Hardware

How to hack the $250 Nook Color into a full Android tablet

The Nook Color is a $250 e-reader powered by Android. Learn how to hack it into a powerful and fully functional Android tablet.

The Android Honeycomb 3.0 operating system and the first fleet of tablets that are going to run it are all looking mighty impressive. Unfortunately, it's also looking like most of them will be even more expensive than the Apple iPad, which starts at $500.

If you're tempted for an Android tablet but don't want to spend a small fortune, then you may want to try the Barnes & Noble Nook Color (right). Out of the box, it's primarily intended to be an e-reader but it's a 7-inch touchscreen device that is actually running Android under the hood. It even gives you a few apps like Chess, Sudoko, Crossword puzzles, and Pandora.

However, you can also kick things up a notch with the Nook Color by hacking it to run a full version of the Android OS. Then you can install your favorite homescreen UI and your favorite Android apps. You can even install the Amazon Kindle app and other e-reader apps and libraries so that you're no longer locked into just the Barnes & Noble library on this device.

Of course, hacking or "rooting" the Nook Color will void your warranty and should only be done by those who are very comfortable fiddling with technology. Also, TechRepublic is not responsible for any damage that you do to your Nook Color while attempting any of the steps that we're about to show. Proceed at your own risk.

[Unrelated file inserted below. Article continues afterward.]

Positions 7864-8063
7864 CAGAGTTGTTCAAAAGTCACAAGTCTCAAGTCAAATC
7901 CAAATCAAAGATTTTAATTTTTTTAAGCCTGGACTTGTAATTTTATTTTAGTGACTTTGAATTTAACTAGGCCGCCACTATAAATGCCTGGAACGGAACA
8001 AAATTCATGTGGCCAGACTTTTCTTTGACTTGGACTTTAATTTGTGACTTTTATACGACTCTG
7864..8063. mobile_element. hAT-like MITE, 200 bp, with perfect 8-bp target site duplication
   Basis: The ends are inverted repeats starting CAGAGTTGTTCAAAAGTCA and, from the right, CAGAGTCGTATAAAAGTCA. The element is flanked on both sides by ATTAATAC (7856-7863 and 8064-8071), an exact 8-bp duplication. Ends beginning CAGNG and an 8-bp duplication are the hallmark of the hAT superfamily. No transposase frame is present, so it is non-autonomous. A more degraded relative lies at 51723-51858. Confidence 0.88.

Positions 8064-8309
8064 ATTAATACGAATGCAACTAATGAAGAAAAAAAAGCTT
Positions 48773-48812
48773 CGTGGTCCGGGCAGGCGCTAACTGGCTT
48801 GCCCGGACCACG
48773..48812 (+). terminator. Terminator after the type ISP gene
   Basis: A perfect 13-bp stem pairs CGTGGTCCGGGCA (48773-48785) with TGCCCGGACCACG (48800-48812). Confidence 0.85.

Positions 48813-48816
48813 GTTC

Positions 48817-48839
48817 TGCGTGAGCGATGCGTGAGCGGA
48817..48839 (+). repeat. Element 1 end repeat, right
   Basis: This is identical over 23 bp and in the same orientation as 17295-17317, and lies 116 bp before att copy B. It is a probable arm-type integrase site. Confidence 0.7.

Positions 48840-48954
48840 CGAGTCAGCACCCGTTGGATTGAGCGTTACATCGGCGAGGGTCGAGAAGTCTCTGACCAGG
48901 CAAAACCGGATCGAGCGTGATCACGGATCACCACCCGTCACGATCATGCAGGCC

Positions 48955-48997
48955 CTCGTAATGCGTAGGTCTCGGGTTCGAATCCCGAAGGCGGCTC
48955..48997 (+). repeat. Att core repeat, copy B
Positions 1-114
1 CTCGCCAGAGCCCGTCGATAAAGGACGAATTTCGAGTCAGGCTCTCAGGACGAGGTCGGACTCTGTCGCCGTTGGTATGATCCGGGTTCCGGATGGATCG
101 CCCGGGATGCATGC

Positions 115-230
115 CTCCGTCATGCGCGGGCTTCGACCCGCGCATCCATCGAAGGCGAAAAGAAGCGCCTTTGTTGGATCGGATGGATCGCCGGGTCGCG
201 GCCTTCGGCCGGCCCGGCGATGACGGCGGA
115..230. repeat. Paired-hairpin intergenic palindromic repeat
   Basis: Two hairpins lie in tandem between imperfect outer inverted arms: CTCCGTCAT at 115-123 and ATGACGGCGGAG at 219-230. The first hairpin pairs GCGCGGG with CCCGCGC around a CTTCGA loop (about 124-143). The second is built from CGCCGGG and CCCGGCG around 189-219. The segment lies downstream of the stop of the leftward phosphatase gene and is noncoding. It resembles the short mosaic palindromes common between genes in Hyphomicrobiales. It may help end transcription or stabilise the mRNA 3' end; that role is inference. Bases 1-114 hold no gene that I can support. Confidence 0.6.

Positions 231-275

Nevertheless, the process is relatively simple and if you run into trouble you can always do a factory reset on the device and start from scratch. Just keep in mind that if you're not tech-savvy and you do this incorrectly then you could cause your Nook Color to become unbootable.

Okay, now that we've got the disclaimers out of the way, let's go through the steps on how to hack the Nook Color.

Hack Nook Color into Android tablet

These steps are based on the work done by NookDevs.com. I'm going to show you how to "root" a Nook Color using a Windows computer. You can also do it from Mac or Linux, but the steps are a little bit different (consult the NookDevs guide for details).

Before you begin, you'll also need a MicroSD card (with an SD adapter). It will need to be at least 128MB, but I'd recommend a 1GB card so that you've got plenty of room. You'll also need an SD card adapter to connect the SD card to your computer, unless your computer has an SD card slot built-in.

Now, here are the steps:

  1. Charge up and then power on your Nook Color and register your Barnes & Noble account on the device (you won't be able to do this step after you root it).
  2. Mount your SD card on your Windows PC and make sure all of the files are cleared off of it. Go into My Computer and check the drive letter of the SD card.
  3. Download Win32DiskImager and then extract the ZIP file.
  4. On the Nook Color, go to Settings | Device Info | About Your Nook Color and check "Software version"